by Dividend Growth Investor | January 8, 2014 10:00 am
My dividend retirement plan will be achieved at the time when my dividend income exceeds my monthly expenses. In a previous post I mentioned that I am close to covering approximately 50% of my expenses from my portfolio distributions. While achieving financial independence is important, maintaining and growing your for several decades after that, is even more important.
In order to achieve and maintain financial independence, I generally try to follow these 7 common sense principles.
I define quality companies as those that have some sort of competitive advantages or wide-moats with strong pricing power. The companies typically have strong brand names, are market leaders in their niches, have patents or geographic monopoly in certain areas, or are the lowest cost provider of goods/services. Other characteristics of quality companies include high switching costs to move to a competitors.
I typically try to acquire such companies when they have achieved at least a decade of consistent dividend growth and trade for less than 20 times earnings. If their dividend yield is above 2.50% and they have a sustainable dividend payout, that makes me determined to study the company’s financials more in depth. I essentially try to determine whether the company would be able to achieve earnings growth over time, whether organically or through acquisitions.
There are several companies in my portfolio such as Clorox (CLX), ONEOK Partners (OKS) and Coca-Cola (KO) which have outlined strategies to hit specific earnings targets within a defined period of time. Once I learn as much as possible about a company, and I have determined that it is a quality company that has a great chance of growing earnings and dividends and which is also attractively priced at the moment, I log on to my brokerage account and buy shares.
I would then hold on to these shares until one of these three events happens.
The event that typically makes me want to sell stock has been dividend cuts or eliminations. I automatically sell after an event like that, and try to reinvest proceeds into another company that is attractively priced. This is where my continuous research of the list of dividend growth stocks comes in handy, because it enables me to have a list of 20 – 30 stocks at all times that could fit my criteria for inclusion in my portfolio. The average retirement could last for two – three decades.
Over the course of this period, one could reasonably expect that the composition of their income portfolio would be different in year 31 in comparison with the portfolio composition in year one. If a company that I own is not in buy territory anymore, I do not sell its shares, but hold on to them.
I would only consider selling a dividend stock if the company is severely overvalued and I have found similar prospects that would provide me with a better income growth over time. One such example was when I replaced most of my position in Con Edison (ED) with shares of ONEOK Partners (OKS).
I try to maintain a portfolio of at least 30 individual dividend stocks, which should be spread out between as many sectors that make sense. However, I would not add stocks in a dying sector such as newspapers or cyclical stocks such as General Motors (GM) or Ford (F) just for the sake of diversification.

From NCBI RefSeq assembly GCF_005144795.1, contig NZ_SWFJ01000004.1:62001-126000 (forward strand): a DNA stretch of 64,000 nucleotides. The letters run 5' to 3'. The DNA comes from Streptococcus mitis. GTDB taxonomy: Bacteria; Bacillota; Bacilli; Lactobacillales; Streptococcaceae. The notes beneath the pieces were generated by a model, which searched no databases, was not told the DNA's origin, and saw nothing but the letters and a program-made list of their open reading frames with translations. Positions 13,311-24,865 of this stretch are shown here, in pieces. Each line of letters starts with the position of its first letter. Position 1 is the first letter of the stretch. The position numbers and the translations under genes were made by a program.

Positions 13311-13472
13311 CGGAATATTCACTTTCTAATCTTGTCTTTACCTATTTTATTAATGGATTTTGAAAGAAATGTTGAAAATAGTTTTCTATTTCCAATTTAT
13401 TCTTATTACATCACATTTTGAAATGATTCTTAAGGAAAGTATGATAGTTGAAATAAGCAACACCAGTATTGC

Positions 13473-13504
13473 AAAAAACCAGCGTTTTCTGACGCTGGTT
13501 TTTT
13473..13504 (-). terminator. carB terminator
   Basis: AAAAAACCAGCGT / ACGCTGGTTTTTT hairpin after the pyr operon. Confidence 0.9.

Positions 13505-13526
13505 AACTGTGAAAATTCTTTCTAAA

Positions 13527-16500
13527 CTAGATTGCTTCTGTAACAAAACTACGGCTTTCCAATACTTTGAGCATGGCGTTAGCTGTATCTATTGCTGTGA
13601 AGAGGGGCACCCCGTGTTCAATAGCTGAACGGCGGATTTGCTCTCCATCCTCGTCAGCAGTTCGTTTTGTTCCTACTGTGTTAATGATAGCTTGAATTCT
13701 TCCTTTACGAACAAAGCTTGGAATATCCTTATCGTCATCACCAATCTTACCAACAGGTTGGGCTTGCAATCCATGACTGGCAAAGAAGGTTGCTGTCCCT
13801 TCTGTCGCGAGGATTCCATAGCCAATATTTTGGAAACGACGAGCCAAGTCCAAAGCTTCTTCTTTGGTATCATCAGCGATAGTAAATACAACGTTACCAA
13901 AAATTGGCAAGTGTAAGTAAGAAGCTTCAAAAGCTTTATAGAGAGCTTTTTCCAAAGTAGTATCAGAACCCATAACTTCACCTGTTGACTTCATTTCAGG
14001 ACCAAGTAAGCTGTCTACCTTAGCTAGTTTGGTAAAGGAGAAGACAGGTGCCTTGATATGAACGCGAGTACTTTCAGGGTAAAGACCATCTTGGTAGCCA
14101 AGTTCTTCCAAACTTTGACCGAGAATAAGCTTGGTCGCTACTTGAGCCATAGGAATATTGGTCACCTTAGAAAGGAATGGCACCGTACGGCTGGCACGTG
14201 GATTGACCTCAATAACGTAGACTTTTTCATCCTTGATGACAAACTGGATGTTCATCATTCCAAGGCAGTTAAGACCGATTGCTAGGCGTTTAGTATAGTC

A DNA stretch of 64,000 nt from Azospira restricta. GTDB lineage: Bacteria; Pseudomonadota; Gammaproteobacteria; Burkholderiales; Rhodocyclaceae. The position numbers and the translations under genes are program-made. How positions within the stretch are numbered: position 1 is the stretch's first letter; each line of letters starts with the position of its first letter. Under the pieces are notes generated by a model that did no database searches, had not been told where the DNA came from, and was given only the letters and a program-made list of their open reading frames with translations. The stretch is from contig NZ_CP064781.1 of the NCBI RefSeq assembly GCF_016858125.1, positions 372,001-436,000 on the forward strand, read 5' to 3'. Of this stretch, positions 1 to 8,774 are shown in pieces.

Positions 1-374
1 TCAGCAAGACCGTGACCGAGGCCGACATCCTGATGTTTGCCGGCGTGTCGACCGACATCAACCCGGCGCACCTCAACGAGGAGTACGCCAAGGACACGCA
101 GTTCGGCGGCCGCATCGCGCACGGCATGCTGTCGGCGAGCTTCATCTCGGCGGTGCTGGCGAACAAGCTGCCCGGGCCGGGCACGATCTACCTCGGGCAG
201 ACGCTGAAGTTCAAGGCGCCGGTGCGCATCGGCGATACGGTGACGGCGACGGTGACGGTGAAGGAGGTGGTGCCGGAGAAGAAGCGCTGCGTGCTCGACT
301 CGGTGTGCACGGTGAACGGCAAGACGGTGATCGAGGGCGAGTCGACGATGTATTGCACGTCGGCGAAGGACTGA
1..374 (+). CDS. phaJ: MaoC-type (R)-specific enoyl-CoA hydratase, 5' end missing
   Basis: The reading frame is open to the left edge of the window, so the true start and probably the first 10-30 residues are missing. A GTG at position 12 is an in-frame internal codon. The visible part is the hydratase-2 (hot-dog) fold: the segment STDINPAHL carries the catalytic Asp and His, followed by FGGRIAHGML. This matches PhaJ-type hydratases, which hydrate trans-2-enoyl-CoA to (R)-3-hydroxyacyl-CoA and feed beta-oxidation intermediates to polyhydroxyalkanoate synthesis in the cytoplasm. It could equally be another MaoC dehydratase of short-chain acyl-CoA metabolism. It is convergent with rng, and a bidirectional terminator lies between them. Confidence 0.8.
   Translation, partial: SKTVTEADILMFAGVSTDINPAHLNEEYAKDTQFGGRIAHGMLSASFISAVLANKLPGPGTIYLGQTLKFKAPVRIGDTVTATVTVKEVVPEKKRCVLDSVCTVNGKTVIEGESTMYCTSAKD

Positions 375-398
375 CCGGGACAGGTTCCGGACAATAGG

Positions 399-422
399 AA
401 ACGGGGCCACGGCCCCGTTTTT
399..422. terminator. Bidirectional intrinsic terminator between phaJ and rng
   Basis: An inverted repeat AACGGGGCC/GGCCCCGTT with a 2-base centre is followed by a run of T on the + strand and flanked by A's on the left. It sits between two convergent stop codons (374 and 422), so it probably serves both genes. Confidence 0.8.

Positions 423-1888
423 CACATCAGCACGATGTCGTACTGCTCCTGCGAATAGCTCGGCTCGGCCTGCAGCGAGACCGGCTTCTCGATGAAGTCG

I now hold over 40 individual dividend stocks in a material to my portfolio way. Each of those has varying portfolio weights, because some of the companies have been attractively priced early in my accumulation process, but have been overpriced ever since. As a result, I have allocated new funds and dividends generated by my portfolio into the best picks at the time funds were available.
Contrary to popular belief, it does not take a lot of time to keep up with a dividend portfolio consisting of 40 -50 individual issues. This is because as a long-term investor, I purchase shares after doing a large amount of research behind each idea. As a result, I get to update my knowledge through my annual stock analysis of a stock. I gather data by looking at annual and quarterly reports, analysts’ reports and general news. As a long term investor, one notices that there are not a lot of things that materially change from year to year.
For example, Wal-Mart (WMT) has been a retailer for over forty years, and McDonald’s (MCD) has been a fast-food company for many decades as well. It is true that each year these companies are facing different challenges ahead, but at their core they are very much unchanged. This is another reason why investors should spend a lot of time upfront educating themselves how a company generates money.
In addition, I also try to diversify, in order to decrease my reliance on the dividend stream from a few bad apples. In a concentrated portfolio of 10 securities which is equally weighted, a dividend elimination by one of the companies will lead to a 10% decrease in total dividend income. In a portfolio of 40 stocks, if one company eliminated distributions, it would result in only 2.50% decrease in dividend income.
At the end of the day, even if the remaining stocks managed to grow dividends by 11%, my total dividend income would be unchanged. In the second portfolio, if the remaining companies managed to raise distributions by at least 2.50% my total dividend income would be unchanged for the year. Given the fact that historical dividend growth has been around 5% per year, I believe that it is much safer to assume that 10% growth is too optimistic. As a result, I would much rather have my portfolio generate a stream of income coming from many stocks rather than few.
Full disclosure: Long all stocks mentioned above
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